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Kvinnligt klosterliv i Sverige och Norden. En motkultur i det moderna samhället

Werner, Yvonne Maria LU ; af Jochnick Östborn, Agneta; Åmell, Katrin; Laghé, Birgitta and Brodd, Sven-Erik (2005)
Abstract
Female religious communities, and later also convents, accompanied the return of the Roman Catholic Church to the Nordic countries in the middle of the nineteenth century. These religious communities were mostly so-called active orders or congregations, who helped in par-ishes or ran private schools, orphanages or nursing homes. In the 1930s there were nearly 1,400 Catholic sisters working in Scandinavia. At the same time, there was a growing interest for regulated religious life within the established Lutheran Churches, and small communities – mostly female – were founded. Until recently, however, monasticism was rejected as "Catholic" and thereby foreign to Nordic national identity. Religious communities were re-garded as a tool of Roman... (More)
Female religious communities, and later also convents, accompanied the return of the Roman Catholic Church to the Nordic countries in the middle of the nineteenth century. These religious communities were mostly so-called active orders or congregations, who helped in par-ishes or ran private schools, orphanages or nursing homes. In the 1930s there were nearly 1,400 Catholic sisters working in Scandinavia. At the same time, there was a growing interest for regulated religious life within the established Lutheran Churches, and small communities – mostly female – were founded. Until recently, however, monasticism was rejected as "Catholic" and thereby foreign to Nordic national identity. Religious communities were re-garded as a tool of Roman Catholic propaganda, especially insidious to Nordic women. According to the mainstream Nordic tradition at the time, women’s calling was to marry and bear children. The female religious communities thus represented not only an alternative form of life but also a counter-culture in the Lutheran Nordic society.

In the present book, we meet this female counter-culture in its various forms and expressions. The articles focus partly on Nordic Christian women, Catholic converts as well as members of the established Lutheran churches who were attracted to regulated religious life, and partly on sisters in Catholic religious congregations working in the Nordic countries. A common trait is that these women, although in various ways, traversed contemporary social and religious boundaries. By studying a variety of female religious orders and congregations, the authors have highlighted the frequently tense relation between "Catholic" and "Nordic" values, between tradition and modernity, and between Nordic and foreign. The long time period studied allows for the making of diachronic comparisons and to record transitions and changes in attitude and behaviour. (Less)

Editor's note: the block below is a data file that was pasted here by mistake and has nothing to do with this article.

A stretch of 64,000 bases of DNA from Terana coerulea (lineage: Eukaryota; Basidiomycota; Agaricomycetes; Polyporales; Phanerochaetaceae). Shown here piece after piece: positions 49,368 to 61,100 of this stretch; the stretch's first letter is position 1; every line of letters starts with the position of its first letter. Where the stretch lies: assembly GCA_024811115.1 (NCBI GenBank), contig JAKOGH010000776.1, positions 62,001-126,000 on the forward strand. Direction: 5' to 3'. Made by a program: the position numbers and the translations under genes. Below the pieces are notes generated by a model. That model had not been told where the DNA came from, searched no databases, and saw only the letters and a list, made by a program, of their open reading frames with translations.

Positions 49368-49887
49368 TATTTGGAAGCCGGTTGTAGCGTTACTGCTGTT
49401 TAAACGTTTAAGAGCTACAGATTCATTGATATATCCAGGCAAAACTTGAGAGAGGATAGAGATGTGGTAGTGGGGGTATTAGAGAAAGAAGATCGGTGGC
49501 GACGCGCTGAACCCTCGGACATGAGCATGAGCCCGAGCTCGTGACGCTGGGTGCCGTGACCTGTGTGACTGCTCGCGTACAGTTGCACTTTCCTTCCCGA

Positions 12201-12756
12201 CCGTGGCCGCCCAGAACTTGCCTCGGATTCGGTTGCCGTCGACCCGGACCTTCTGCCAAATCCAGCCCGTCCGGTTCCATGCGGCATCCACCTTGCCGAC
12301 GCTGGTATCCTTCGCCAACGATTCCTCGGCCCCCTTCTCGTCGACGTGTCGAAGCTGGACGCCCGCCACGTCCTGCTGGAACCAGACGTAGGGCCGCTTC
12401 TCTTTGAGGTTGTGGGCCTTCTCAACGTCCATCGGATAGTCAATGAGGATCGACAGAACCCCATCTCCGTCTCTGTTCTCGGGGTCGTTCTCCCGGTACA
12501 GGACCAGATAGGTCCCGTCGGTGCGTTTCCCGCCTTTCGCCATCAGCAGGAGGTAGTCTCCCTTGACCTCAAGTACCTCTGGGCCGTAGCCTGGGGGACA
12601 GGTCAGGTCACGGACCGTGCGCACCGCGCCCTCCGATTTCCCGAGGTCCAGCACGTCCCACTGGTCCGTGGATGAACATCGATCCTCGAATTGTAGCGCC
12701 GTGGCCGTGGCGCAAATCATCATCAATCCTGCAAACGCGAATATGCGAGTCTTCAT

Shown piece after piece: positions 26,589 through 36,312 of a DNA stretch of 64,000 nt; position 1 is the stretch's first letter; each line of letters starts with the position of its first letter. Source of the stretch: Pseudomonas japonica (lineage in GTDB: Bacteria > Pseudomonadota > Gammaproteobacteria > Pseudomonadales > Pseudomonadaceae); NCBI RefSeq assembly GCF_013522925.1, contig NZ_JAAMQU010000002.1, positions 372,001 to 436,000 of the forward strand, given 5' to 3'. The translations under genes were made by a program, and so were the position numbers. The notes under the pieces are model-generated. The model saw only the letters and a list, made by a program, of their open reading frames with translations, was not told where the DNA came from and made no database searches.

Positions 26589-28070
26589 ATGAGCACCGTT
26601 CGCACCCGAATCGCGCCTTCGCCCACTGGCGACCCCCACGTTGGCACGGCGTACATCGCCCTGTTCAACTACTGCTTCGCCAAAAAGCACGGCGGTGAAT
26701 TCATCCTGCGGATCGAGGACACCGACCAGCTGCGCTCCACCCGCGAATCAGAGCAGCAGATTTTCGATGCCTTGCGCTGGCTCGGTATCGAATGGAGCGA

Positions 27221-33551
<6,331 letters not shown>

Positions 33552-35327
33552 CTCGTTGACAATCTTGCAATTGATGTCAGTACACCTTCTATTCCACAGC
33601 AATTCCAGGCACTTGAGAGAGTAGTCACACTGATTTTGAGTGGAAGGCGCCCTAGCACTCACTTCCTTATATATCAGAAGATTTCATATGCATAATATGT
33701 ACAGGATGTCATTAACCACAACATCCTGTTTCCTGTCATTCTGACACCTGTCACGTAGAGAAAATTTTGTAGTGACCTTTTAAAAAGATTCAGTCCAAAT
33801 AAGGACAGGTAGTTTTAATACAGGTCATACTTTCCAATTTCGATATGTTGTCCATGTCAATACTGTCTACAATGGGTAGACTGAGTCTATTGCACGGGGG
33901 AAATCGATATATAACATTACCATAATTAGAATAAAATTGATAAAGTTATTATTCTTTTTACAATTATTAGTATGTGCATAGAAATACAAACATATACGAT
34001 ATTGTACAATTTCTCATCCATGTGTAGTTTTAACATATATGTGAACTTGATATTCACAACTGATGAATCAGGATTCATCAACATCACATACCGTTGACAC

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author
organization
publishing date
type
Book/Report
publication status
published
subject
keywords
ecklesiology, female counter-culture, mission, national identity, spirituality, religious orders and congregations, Nuns and sisters, Catholicism
publisher
Catholica
ISBN
91-86428-05-5
project
Det kvinnliga klosterväsendet i Norden
language
Swedish
LU publication?
no
id
192ebaa7-f26f-4938-9c69-6f71236876b3 (old id 535586)
date added to LUP
2007-09-06 09:21:22
date last changed
2016-08-16 14:55:57
@book{192ebaa7-f26f-4938-9c69-6f71236876b3,
  abstract     = {Female religious communities, and later also convents, accompanied the return of the Roman Catholic Church to the Nordic countries in the middle of the nineteenth century. These religious communities were mostly so-called active orders or congregations, who helped in par-ishes or ran private schools, orphanages or nursing homes. In the 1930s there were nearly 1,400 Catholic sisters working in Scandinavia. At the same time, there was a growing interest for regulated religious life within the established Lutheran Churches, and small communities – mostly female – were founded. Until recently, however, monasticism was rejected as "Catholic" and thereby foreign to Nordic national identity. Religious communities were re-garded as a tool of Roman Catholic propaganda, especially insidious to Nordic women. According to the mainstream Nordic tradition at the time, women’s calling was to marry and bear children. The female religious communities thus represented not only an alternative form of life but also a counter-culture in the Lutheran Nordic society.<br/><br>
In the present book, we meet this female counter-culture in its various forms and expressions. The articles focus partly on Nordic Christian women, Catholic converts as well as members of the established Lutheran churches who were attracted to regulated religious life, and partly on sisters in Catholic religious congregations working in the Nordic countries. A common trait is that these women, although in various ways, traversed contemporary social and religious boundaries. By studying a variety of female religious orders and congregations, the authors have highlighted the frequently tense relation between "Catholic" and "Nordic" values, between tradition and modernity, and between Nordic and foreign. The long time period studied allows for the making of diachronic comparisons and to record transitions and changes in attitude and behaviour.},
  author       = {Werner, Yvonne Maria and af Jochnick Östborn, Agneta and Åmell, Katrin and Laghé, Birgitta and Brodd, Sven-Erik},
  isbn         = {91-86428-05-5},
  keyword      = {ecklesiology,female counter-culture,mission,national identity,spirituality,religious orders and congregations,Nuns and sisters,Catholicism},
  language     = {swe},
  publisher    = {Catholica},
  title        = {Kvinnligt klosterliv i Sverige och Norden. En motkultur i det moderna samhället},
  year         = {2005},
}